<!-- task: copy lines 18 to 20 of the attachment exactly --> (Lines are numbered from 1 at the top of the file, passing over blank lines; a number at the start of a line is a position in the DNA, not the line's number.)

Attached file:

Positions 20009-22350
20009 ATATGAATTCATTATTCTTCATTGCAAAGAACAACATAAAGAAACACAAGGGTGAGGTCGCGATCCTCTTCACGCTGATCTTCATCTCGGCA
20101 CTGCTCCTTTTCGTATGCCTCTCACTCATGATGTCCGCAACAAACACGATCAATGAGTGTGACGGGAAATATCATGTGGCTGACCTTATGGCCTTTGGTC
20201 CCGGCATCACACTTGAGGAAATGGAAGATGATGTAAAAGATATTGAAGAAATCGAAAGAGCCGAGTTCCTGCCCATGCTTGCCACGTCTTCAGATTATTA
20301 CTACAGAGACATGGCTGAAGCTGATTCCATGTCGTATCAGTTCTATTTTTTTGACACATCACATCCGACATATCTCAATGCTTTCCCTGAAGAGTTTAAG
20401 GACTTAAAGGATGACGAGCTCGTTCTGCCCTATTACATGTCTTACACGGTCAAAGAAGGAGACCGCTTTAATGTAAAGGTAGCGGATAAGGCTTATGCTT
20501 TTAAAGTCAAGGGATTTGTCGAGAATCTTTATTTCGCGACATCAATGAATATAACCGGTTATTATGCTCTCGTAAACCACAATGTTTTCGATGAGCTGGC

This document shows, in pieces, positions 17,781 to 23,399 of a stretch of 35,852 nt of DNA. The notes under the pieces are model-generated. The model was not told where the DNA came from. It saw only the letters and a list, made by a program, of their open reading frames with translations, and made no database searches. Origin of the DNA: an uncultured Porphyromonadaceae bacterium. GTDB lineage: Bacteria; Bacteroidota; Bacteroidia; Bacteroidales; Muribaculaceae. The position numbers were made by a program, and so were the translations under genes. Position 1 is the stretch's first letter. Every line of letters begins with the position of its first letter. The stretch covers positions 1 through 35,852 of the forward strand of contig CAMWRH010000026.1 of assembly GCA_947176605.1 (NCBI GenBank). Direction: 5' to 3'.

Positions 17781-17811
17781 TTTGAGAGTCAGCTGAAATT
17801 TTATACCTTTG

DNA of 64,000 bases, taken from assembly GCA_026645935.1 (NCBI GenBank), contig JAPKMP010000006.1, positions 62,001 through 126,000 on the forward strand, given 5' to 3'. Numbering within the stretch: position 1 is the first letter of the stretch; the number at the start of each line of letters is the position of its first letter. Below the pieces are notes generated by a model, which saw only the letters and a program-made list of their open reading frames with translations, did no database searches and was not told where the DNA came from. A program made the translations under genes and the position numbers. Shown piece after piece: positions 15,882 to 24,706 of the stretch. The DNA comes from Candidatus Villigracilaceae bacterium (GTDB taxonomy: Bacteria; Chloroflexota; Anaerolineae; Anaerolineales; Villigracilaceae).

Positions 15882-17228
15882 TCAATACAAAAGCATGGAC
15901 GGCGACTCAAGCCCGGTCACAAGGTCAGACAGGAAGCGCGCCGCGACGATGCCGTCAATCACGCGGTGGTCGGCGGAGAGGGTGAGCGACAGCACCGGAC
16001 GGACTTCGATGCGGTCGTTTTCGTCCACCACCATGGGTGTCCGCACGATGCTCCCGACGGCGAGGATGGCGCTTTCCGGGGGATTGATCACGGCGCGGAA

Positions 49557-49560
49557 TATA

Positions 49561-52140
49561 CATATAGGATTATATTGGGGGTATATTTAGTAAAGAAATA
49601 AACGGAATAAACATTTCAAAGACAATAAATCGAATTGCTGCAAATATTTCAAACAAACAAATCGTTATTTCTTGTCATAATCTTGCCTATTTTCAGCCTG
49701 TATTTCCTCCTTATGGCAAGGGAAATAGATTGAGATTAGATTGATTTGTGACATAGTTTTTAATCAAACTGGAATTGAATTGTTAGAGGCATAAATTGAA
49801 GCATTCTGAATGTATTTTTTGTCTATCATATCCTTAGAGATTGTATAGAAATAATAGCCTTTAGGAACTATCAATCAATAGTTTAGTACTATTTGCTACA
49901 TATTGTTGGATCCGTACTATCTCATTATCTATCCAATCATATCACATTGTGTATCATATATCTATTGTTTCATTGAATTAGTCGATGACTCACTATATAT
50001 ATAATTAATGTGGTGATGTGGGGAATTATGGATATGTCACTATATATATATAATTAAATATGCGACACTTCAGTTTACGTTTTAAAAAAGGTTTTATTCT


49557 TATA

Positions 49561-52140
49561 CATATAGGATTATATTGGGGGTATATTTAGTAAAGAAATA